This is my rooster Storm, a Silver Deathlayer. At the time of writing, he is about 8 months old.
I won't go into the story of getting him (I'll save that for another day). I wanted a Deathlayer roo, and was happy to hatch him and his 2 DL hens. He joined my Wyandotte hens (3) and we recently added Amercauna hens (2) to his flock.
Storm was as sweet as anything until his girls started laying and about the time his hormones kicked in. Now, he has his moments and I am working hard to understand his behavior and build trust.
I am in a lot of chicken groups on Facebook and I see so many posts about roosters and the recommended solutions to their natural behaviors. When you really look at the psychology, many of the recommendations, just don't make sense.
First, we need to look at the primary purpose of a rooster, it's to protect the flock. Chickens are prey animals, and their instinct to survive is strong. A rooster's instinct protect the flock is STRONG.
People's first go-to, when it comes to roosters, is dominance. Many methods of dominance are actually creating fear. Fear is not trust, and it's not the relationship that I am looking to create with my rooster.
A little digression but I have worked with horses for many years, another prey animal. Dominance doesn't work. I could not nor would not try to out muscle and dominate a 1200 lb animal. Granted, roosters are only 7lbs or so (depending on the breed) and easy to out muscle ... but the psychology, regardless of size, is the same.
A relationship of fear is not the goal. It may provide a temporary solution but disaster is ahead. Fear may create submission, but that isn't trust and could have unwanted consequences when you aren't looking.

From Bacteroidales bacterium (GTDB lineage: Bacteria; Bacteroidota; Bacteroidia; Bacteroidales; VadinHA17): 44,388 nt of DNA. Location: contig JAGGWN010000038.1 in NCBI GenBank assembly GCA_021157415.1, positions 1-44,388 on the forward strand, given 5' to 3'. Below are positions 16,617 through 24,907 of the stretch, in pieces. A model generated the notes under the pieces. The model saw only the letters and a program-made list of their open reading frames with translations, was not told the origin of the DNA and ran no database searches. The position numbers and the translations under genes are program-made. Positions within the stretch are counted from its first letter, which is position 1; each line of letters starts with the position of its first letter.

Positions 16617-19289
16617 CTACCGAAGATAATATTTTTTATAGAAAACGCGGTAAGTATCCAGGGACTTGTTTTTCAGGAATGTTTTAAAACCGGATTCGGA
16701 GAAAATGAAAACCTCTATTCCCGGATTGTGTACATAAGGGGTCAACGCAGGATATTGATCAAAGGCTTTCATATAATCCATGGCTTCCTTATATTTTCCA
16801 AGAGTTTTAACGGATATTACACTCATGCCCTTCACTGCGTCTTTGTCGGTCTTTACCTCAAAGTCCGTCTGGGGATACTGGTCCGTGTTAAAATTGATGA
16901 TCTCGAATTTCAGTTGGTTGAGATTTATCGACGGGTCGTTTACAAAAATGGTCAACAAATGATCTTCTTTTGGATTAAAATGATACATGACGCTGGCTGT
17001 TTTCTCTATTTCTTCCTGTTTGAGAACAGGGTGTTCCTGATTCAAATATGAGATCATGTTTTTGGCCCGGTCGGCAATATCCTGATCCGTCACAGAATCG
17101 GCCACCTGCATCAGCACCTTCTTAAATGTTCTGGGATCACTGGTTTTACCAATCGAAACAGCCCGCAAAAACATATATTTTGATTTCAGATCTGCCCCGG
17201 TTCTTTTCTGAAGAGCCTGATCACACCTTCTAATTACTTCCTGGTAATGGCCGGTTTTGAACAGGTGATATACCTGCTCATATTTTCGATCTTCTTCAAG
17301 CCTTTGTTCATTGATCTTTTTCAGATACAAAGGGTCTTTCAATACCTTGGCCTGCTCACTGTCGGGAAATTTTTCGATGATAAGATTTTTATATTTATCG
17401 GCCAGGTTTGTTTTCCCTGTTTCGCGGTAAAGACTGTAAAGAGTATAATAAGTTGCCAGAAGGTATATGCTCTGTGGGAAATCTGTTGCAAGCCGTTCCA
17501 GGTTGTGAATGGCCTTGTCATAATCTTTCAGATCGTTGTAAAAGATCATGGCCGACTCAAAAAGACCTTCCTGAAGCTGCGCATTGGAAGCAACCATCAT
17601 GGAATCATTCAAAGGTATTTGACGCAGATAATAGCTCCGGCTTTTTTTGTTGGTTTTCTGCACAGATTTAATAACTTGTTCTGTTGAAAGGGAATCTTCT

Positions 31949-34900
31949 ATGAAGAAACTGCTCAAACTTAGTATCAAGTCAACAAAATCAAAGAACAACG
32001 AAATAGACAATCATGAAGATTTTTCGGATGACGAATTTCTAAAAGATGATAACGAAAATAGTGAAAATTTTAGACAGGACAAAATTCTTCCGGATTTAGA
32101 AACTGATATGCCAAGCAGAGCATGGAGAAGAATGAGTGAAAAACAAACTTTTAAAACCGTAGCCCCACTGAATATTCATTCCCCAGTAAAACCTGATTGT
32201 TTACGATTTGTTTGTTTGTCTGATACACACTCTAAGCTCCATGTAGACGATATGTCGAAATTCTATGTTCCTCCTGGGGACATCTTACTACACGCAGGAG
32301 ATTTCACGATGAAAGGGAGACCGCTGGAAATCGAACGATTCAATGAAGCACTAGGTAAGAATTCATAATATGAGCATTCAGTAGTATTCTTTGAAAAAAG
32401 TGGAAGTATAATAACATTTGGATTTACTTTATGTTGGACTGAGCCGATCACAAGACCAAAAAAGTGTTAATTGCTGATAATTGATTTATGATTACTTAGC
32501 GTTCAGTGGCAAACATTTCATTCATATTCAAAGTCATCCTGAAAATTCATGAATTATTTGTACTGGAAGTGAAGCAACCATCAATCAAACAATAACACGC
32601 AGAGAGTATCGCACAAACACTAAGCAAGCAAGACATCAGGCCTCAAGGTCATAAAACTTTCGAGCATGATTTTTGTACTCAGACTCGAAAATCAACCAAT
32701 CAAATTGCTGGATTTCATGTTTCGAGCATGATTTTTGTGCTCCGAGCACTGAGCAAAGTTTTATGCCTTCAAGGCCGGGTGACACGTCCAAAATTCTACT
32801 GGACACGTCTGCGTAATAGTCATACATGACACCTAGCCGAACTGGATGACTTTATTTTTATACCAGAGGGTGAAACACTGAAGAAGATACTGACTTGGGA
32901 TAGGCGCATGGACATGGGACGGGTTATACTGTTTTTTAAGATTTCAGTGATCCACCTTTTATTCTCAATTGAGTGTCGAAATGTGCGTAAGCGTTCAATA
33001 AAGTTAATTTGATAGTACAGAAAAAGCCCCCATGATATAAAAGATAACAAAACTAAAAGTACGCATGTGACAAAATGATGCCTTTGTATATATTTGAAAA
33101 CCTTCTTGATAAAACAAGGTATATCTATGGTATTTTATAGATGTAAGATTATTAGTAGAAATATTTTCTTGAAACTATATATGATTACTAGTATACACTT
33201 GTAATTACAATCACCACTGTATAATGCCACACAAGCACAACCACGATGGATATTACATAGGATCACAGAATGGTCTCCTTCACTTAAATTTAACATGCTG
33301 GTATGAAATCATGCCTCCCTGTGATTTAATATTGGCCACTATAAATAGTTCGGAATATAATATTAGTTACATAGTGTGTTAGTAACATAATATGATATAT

Roosters aren't for everyone. For some flocks, they aren't necessary. And sadly roosters are a dime a dozen ... think about it ... 1 rooster to 8-10 hens with a 50% hen/rooster hatch rate ... to most roosters are disposable. Solution to a problem, make soup and get another and try again.
So again think of the psychology, create fear in your rooster and it will increase their innate drive to protect. Cultivate trust, a different story. It takes time and work, but if you have a rooster you want, especially rare breeds, putting the time in is well worth it.
More about Storm ... he has come at me ... but never has "yet" made contact. I never turn my back on him, I always bring him treats (he loves popcorn), he hates new voices ... if I am on my phone collecting eggs or near the run and on speaker phone, he gets upset and aggressive. He does not like me handling "his" hens. He always backs off if I step towards him. I have to use a net to catch him. I wish this wasn't the case and am working to change it, but it is what it is right now. When I catch him, I hold and pet him and he relaxes.
I am always contentious of his behavior. I can see when he is agitated. I NEVER wear shorts in the run. I have gloves that I wear when needed, like when opening or shutting my coop door (it gets stuck) because it doesn't work smoothly, it will be fixed but until then, I wear gloves because Storm will come at the door if it gets stuck and he feels threatened and peck my fingers.. Sounds silly, but I now sing to them when I go in the coop to close the door at night (Zip-a-Dee-Doo-Dah).
The bottom line is Storm doesn't trust me. Will he learn to? I hope so. I will do all that I can to earn his trust ... soup isn't the answer.
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